CCP marks 50th year

CPP'S ARMED COMPONENT NPA in war path drills in their respective camps nation wide including Negros island

The Communist Party of the Phil-ippines (CPP) celebrated its 50th founding anniversary on Wednesday in small groups and scattered areas to avoid the military’s relentless and intensified counter insurgency operations, a spokesperson said.

“This enabled us to still commemorate our 50 years as well as share to our comrades our achievements and milestones throughout the campaign, further strengthening the morale in our ranks,” Sandara Sidlakan, spokesperson for Guerrilla Fronts 21 and 30 of the New People’s Army (NPA) in northern Mindanao, said in a statement.

The CPP was established along Maoist lines on Dec. 26, 1968, by then university professor Jose Maria Sison and a handful of followers who broke away from the old Soviet-oriented party.

Three months later, on March 29, 1969, the core group formed the NPA with guerrillas to replace the old Hukbong Mapagpalaya ng Bayan.

Sidlakan said various guerrilla platoons held their own celebrations on their respective fronts.

She said the rebels had received calls from individuals, politicians and different groups supposedly wanting to attend the celebration.

Military operations

“But in the present situation, we don’t want to risk the lives of innocent people that might be caught in the aggressive drive of the military,” she said.

“Even before Christmas Day, the Army offensive [in] the different areas in Surigao del Sur has been relentless and has intensified but it has not broken our will and we have still managed to commemorate and celebrate the 50th founding anniversary of the Communist Party of the Philippines,” Sidlakan said.

The military stepped up its counterinsurgency operations after President Duterte canceled peace talks to end the 50-year communist insurgency in November 2017.

Mr. Duterte has also moved to proscribe as terrorists the CPP, NPA and the National Democratic Front of the Philippines, the Marxist umbrella representing the rebels in the negotiations.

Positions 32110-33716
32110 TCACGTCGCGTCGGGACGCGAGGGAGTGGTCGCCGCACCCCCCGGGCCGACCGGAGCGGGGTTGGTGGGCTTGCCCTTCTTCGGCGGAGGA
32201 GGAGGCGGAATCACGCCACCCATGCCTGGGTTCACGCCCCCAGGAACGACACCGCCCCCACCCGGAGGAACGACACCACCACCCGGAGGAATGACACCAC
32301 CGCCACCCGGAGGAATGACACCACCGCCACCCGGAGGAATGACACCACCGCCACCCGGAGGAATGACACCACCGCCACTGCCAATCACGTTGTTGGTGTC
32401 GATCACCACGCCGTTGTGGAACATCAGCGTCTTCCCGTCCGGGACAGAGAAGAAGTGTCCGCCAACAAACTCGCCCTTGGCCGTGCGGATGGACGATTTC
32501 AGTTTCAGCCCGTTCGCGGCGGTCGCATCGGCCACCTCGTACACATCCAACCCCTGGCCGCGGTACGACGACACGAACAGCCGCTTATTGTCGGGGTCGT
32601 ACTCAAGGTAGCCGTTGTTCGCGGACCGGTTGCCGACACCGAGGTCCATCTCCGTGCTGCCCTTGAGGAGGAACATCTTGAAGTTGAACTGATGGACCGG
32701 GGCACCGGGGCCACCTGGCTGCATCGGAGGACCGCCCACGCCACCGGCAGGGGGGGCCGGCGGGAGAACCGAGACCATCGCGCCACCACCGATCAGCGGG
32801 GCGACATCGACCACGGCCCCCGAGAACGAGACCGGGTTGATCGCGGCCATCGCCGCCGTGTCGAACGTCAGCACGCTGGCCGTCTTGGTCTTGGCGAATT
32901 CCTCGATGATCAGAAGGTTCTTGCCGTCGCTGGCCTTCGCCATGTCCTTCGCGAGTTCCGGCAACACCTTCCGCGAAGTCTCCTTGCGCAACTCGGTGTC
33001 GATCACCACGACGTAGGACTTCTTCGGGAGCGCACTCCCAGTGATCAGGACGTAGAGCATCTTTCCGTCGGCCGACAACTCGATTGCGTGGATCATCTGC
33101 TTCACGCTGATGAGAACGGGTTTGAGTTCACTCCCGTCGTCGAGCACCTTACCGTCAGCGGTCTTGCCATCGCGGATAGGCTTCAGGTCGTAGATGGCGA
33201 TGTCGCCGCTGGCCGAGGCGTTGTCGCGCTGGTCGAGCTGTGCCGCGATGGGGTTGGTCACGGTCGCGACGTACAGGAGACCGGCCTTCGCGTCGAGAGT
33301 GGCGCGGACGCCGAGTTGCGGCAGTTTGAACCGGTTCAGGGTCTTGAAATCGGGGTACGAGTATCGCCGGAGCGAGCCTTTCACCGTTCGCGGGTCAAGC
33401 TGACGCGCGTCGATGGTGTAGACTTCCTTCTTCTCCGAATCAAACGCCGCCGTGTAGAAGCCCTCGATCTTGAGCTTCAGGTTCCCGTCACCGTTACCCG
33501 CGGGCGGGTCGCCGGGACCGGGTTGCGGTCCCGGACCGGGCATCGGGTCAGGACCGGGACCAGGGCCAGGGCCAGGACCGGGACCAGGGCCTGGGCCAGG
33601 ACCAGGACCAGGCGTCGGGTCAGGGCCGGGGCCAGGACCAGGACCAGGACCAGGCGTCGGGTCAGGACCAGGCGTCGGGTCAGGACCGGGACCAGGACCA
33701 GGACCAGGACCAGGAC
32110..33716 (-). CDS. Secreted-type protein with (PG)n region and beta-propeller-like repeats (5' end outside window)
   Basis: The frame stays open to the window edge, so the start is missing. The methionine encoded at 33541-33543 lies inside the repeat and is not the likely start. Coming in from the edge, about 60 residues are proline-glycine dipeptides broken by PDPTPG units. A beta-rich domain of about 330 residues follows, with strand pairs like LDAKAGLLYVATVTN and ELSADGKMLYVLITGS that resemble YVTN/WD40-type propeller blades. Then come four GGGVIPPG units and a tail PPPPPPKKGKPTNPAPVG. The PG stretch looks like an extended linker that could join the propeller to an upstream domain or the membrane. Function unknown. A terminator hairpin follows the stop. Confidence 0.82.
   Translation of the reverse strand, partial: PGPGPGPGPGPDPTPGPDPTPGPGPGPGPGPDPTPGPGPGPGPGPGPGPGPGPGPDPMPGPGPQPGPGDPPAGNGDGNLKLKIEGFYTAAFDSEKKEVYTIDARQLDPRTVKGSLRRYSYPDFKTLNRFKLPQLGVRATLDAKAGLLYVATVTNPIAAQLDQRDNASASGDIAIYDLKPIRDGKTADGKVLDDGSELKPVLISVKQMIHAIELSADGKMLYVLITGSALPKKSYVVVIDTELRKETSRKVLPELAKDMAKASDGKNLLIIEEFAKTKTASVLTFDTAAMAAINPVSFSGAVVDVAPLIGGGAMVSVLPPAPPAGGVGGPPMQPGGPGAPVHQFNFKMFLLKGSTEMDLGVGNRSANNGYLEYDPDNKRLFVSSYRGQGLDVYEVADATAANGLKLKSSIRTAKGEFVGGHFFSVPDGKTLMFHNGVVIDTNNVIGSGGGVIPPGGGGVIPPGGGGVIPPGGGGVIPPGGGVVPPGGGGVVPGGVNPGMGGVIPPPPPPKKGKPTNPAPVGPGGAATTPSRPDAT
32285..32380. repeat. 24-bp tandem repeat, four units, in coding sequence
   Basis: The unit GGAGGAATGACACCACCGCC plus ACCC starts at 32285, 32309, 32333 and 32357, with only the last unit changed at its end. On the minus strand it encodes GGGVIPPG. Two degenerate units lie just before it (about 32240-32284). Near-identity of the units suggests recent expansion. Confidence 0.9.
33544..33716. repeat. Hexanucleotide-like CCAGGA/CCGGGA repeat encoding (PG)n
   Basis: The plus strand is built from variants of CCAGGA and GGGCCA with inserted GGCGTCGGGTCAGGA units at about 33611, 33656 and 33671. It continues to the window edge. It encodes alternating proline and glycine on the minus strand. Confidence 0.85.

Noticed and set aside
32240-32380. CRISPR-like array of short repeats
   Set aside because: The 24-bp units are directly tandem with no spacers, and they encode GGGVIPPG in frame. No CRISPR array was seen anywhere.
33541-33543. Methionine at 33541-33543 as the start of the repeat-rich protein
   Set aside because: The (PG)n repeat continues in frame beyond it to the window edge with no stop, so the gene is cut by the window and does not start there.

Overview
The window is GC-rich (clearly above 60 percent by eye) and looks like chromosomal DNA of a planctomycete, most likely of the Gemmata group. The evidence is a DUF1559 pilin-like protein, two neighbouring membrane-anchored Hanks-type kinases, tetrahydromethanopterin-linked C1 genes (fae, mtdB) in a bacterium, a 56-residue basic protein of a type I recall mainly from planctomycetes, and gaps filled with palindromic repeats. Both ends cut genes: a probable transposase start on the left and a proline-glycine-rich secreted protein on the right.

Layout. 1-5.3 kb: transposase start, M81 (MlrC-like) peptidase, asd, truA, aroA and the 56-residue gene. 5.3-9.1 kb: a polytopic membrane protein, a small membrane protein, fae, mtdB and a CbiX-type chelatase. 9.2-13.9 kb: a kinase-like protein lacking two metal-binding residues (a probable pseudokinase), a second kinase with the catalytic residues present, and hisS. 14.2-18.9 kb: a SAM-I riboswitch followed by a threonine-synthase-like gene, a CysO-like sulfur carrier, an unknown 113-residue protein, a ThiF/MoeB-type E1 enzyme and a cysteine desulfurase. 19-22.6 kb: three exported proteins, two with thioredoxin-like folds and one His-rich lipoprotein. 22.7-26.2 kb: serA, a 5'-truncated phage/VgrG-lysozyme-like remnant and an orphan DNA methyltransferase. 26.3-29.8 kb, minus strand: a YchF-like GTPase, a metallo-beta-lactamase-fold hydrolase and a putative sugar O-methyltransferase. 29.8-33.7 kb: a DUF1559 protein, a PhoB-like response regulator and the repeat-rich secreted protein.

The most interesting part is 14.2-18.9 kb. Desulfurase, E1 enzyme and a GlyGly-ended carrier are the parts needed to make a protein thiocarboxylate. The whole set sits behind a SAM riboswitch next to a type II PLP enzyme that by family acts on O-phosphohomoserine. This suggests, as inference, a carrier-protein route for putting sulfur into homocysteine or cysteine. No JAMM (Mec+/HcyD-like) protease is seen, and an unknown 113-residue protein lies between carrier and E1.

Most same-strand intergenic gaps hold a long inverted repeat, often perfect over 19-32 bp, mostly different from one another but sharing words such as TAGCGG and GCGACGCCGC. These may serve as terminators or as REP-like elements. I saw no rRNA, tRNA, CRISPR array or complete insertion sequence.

Panay committee

In a separate statement, the regional committee of the CPP on Panay Island said NPA offensives in the area increased 13 percent over last year and recruitment grew 12 percent, the biggest since 1993.

It said the members of village-based rebel militia units also rose 35 percent.

The CPP in Panay, however, lost seven leaders and members in a military and police raid on a rebel safe house in San Jose town, Antique province, on Aug. 15.

Those who died, it said, were unarmed and noncombatant members of the party’s regional education and propaganda staff.

On Christmas Day, guerrillas battled Army Special Forces troops at the boundary of Surigao del Sur and Agusan del Sur, she said.

In Prosperidad, capital of Agusan del Sur, Brig. Gen. Andres Centino, commander of the Army’s 401st Infantry Brigade, presented to the media 19 former NPA members who had surrendered.

The group also turned over 14 firearms, including assault rifles and pistols, radios and about 1,300 rounds of ammunition.

One of the leaders of the group, identified only as Ka Boss, said he decided to surrender because of the hardships on the run and his 10-year separation from his family.

In Luzon, the Army’s 2nd Infantry Division commander, Maj. General Rhoderick Parayno, said 164 rebels had surrendered in Calabarzon.

50th ANNIVERSARY— New People’s Army rebels last Wednesday celebrated the founding anniversary of the Communist Party of the Philippines (CPP) in small groups to avoid military operations. This photo was released by the CPP information bureau.

“The (CPP) has lost its relevance [and] is just living on propaganda,” Parayno said. “Those who understand their plight, their cause, are surrendering. They’ve not only lost 50 years. They have wasted 50 years.”

According to the military, more than 1,120 regular NPA fighters and 9,577 members of the “militia ng bayan” nationwide have surrendered to government forces from Jan. 1 to Nov. 28 this year. — PHILS DAILY INQUIRER  With reports from Erwin M. Macariñas, Nestro P. Burgos Jr., Chris V. Panganiban and Maricar Cinco